Fun. That’s what riding things on water is about, right? I like it fun. You like it fun. And that’s what the iSK8 inflatable is for: fun.
So a word to the cynical: if you’re into performance surfboards only, click the back button now. That’s not what this is about. And that’s not to say good surfers couldn’t rip with this thing, either (of which, I’m not one).
But generally, the iSk8 is for crusing on river waves–steep, or slow. Hard, rail-to-rail carves? Hard to imagine that any inflatable would be made for that. But of all the inflatable surfboards that have come along over the years (and there’s been quite a few), the iSk8 has to be up there as far as control.
Quick deets on the setup: I rode the iSk8 on a river wave that I had to paddle into. Coming in at 5’9″ x 26″ x2.75″, it’s also made in a composite model but I actually like the inflatable for its novelty.
The board is made by a brand called Badfish, and its designer Zack Hughes, is a San Diego transplant to Salida, Colorado. He and partner Mike Harvey–a whitewater park engineer by trade–started Badfish several years ago. They launched the brand by creating super functional river SUPs–which are pretty cool in their own right–and have now extended their lineup into river surfing.
The iSk8 comes with a traction pad, a pump, and a thruster setup with a set of factory FCS-style fins, which includes an extra trail fin (call it a Knubster?). Running the rear fin like that is kind of trend in river circles these days, giving the tail a looser feel without sacrificing too much drive. The iSk8 folds down to a really tight little package that can be kept in a trunk, a suitcase, board bag or anywhere gear is stowed away, really.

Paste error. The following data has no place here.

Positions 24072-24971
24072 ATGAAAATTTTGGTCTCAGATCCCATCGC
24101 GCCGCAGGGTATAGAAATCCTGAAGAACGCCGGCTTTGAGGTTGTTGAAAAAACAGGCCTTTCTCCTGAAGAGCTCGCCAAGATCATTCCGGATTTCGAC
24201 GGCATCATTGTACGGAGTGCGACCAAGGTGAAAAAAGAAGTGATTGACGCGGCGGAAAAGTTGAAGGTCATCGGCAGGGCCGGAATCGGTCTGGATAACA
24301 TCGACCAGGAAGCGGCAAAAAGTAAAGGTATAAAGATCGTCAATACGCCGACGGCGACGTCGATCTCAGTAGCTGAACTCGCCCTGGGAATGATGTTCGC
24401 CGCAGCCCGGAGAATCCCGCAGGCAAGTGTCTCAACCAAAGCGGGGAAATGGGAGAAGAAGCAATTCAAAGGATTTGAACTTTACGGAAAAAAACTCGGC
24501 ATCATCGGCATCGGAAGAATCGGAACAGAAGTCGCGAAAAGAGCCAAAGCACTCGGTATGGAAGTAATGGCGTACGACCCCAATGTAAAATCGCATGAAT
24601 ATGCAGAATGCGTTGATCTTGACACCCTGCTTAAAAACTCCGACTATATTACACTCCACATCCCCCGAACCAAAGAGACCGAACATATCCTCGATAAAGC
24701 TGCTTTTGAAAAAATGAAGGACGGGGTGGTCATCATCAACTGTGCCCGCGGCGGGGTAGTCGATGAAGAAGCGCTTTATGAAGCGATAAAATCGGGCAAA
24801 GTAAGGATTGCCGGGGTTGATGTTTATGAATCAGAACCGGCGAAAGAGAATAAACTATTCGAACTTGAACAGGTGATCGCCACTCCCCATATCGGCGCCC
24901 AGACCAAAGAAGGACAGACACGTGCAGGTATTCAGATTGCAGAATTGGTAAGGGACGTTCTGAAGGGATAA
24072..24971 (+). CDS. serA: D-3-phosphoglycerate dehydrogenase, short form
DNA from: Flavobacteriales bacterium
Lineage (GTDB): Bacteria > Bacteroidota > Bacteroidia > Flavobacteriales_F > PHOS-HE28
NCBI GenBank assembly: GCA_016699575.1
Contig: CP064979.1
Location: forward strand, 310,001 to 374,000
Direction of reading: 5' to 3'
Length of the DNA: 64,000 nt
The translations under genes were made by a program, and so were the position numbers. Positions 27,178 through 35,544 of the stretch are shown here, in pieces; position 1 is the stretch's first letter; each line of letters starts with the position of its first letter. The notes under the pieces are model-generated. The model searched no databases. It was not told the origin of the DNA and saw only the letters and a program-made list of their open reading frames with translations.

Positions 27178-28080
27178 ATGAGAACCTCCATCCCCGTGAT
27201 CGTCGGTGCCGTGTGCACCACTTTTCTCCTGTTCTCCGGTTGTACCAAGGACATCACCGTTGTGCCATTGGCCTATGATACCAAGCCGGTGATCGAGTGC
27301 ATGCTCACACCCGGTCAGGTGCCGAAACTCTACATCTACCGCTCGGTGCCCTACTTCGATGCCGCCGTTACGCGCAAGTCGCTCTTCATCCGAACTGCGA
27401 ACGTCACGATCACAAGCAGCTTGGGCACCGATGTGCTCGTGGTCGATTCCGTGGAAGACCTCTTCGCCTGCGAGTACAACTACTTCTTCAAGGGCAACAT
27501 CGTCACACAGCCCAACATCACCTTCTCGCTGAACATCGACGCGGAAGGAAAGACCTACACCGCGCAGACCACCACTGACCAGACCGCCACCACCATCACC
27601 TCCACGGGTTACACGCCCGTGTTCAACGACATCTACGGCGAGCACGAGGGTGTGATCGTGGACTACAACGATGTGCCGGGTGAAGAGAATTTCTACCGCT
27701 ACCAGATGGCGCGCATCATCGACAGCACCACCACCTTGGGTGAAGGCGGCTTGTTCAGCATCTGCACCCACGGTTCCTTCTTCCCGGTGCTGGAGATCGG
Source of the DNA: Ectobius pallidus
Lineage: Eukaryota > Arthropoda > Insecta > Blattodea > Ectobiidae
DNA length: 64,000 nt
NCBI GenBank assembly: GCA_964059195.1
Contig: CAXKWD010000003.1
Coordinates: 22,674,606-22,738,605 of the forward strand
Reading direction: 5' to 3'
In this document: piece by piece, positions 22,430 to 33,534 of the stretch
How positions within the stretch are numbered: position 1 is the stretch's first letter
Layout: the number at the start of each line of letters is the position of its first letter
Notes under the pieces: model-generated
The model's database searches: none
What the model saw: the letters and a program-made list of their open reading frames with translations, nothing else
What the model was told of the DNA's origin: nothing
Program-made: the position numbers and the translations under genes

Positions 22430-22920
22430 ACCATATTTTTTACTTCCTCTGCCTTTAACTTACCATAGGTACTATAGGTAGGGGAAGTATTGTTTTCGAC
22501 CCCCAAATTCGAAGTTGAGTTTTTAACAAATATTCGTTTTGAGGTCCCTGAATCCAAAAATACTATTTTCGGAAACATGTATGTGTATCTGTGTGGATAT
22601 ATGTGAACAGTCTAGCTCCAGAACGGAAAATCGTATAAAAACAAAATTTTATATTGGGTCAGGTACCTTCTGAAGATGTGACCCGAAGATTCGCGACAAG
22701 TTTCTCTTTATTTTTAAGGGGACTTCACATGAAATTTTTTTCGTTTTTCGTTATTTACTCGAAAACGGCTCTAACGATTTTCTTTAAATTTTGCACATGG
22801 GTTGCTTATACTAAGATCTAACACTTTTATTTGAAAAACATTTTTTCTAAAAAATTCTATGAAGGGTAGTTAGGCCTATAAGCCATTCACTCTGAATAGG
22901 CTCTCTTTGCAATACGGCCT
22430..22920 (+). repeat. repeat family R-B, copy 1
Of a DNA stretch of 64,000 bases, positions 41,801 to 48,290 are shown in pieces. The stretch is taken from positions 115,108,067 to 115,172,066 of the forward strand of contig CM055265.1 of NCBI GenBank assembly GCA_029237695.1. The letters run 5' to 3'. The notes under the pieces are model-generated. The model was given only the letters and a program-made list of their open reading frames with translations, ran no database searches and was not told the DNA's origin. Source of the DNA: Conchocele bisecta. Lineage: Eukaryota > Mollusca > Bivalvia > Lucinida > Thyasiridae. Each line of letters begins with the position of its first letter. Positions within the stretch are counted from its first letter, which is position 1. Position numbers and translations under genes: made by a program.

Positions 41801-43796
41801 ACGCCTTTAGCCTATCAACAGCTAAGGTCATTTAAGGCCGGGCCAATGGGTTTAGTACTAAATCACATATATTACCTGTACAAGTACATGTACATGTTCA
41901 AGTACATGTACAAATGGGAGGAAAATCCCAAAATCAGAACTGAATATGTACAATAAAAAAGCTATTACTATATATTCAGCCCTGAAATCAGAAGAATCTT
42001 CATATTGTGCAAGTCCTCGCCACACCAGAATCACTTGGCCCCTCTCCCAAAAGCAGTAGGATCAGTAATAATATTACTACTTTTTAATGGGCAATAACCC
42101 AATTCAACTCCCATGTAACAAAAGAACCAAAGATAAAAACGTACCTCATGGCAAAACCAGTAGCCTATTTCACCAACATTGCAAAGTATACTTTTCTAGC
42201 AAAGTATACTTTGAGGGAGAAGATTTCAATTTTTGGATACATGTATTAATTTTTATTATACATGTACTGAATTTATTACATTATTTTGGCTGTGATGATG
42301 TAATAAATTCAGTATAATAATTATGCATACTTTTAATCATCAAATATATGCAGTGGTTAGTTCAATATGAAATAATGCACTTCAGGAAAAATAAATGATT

Inflatables, if you’ve ever used one, have a tendency to be kinda floppy. Meaning they lack–like, really lack–the stiffness of composite material. But no bullshit here, the iSk8 has very little flex (for an inflatable). You can actually pump this thing to stay in the pocket without feeling it flop around (they recommend inflating to 17PSI). Badfish also reinforced the rails with a proprietary system they’re calling Parabolic Reinforced Rails or PBR (the acronym couldn’t have been an accident).
Kept in its lane the iSk8 seems like a rad little tool, perfect for carting around on trips to the mountains where there are big rivers or whitewater parks (like Bend, Oregon), on raft trips, or maybe even kept in the suitcase if you want to get out for a mushy session in the ocean to annoy longboarders at the beginner break (when it’s bigger). The iSK8 isn’t for everyone. Unless of course you want to have fun surfing in places you wouldn’t expect to.